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Five security questions you should be asking about the Apple Watch

Maria Korolov | April 15, 2015
Many security professionals are already thinking about the security implications of the Apple Watch.

For example, the device can be used to track people's physical locations, said Tripwire's Westin.

"This has both security and privacy implications," he said. "Not just from a malicious attackers perspective, but also overzealous marketing."

Will the Apple Watch make the iPhone more vulnerable?

Some security-conscious users will routinely turn off their phone's WiFi or Bluetooth services when in insecure locations or traveling.

But if the Apple Watch functionality relies on those services, then they may be tempted to leave them on.

"Connecting to untrusted WiFi points can lead to man-in-the-middle attacks," said Cigital's Boote. "And Bluetooth seems to get a vulnerability or exploit every other year."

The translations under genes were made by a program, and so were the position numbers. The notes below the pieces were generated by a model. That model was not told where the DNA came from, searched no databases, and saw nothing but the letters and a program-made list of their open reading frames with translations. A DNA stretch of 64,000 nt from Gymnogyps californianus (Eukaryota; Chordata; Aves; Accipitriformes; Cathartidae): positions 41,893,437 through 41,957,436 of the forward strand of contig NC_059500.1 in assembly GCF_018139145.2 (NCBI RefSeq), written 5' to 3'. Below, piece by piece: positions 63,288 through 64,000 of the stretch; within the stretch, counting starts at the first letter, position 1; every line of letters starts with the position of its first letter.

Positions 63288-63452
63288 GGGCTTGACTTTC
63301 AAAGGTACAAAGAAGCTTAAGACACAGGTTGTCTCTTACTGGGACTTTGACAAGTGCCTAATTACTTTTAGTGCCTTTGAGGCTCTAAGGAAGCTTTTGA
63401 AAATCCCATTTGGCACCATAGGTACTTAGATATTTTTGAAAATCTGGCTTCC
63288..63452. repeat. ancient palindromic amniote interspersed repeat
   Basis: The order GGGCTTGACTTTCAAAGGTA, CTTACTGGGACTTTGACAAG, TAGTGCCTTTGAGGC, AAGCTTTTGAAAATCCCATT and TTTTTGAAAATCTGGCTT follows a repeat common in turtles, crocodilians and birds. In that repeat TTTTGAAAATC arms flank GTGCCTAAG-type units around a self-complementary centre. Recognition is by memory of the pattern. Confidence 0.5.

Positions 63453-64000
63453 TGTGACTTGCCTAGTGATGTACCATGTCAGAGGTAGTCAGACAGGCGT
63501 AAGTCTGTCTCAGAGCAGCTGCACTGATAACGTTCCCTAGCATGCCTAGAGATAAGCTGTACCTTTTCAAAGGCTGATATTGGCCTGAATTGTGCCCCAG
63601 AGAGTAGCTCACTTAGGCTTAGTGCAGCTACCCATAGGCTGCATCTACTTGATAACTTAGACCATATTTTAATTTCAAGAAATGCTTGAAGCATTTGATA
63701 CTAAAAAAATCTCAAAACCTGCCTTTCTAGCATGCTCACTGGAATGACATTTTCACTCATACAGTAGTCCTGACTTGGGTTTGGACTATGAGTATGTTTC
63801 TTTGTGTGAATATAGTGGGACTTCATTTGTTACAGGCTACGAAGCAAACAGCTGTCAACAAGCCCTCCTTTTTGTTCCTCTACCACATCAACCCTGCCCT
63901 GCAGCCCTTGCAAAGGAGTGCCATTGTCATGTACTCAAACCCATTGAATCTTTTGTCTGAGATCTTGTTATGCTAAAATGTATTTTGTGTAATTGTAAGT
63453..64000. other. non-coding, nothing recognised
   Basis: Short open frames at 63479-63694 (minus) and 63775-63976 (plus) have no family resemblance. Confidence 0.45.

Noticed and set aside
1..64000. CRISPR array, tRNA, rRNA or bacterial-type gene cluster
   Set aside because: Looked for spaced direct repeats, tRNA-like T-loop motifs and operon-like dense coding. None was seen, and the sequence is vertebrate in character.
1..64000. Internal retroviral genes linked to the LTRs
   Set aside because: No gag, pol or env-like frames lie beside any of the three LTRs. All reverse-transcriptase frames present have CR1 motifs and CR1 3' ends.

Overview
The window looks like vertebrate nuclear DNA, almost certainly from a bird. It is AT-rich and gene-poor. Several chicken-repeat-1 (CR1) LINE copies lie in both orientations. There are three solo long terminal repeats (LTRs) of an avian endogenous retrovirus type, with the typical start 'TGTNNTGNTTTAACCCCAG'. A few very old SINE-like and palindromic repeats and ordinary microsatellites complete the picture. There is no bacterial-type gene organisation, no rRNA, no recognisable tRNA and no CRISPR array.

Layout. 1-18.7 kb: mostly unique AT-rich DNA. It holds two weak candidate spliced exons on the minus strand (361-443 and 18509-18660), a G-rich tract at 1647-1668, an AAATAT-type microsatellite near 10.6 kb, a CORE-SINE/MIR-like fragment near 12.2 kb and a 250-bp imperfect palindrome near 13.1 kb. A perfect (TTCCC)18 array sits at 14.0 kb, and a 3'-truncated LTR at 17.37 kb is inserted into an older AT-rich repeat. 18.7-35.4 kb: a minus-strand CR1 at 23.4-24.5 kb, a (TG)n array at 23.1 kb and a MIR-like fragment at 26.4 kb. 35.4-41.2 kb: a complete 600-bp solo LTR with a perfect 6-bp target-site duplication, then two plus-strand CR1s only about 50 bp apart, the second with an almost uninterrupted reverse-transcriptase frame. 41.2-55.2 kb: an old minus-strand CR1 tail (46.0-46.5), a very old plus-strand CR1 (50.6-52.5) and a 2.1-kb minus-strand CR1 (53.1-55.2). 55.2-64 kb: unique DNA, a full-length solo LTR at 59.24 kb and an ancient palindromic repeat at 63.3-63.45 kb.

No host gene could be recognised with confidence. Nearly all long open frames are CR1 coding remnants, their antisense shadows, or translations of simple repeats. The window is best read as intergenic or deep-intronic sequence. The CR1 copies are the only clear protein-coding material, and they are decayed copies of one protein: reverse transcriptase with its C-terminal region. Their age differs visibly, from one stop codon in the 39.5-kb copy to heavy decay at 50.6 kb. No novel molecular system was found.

The real issue, said RedSeal's Hultquist, is complexity.

"All of the comments about potential security issues are conjecture at this point, and more than anything point to the challenges of understanding the security of complex, interconnected systems," he said.

Those challenges include understanding what communication access is possible, what access might be possible under unexpected situations, and what the implications are of unanticipated access.

"These are the same questions every enterprise must answer about their enterprise network and its security architecture," he said.

 

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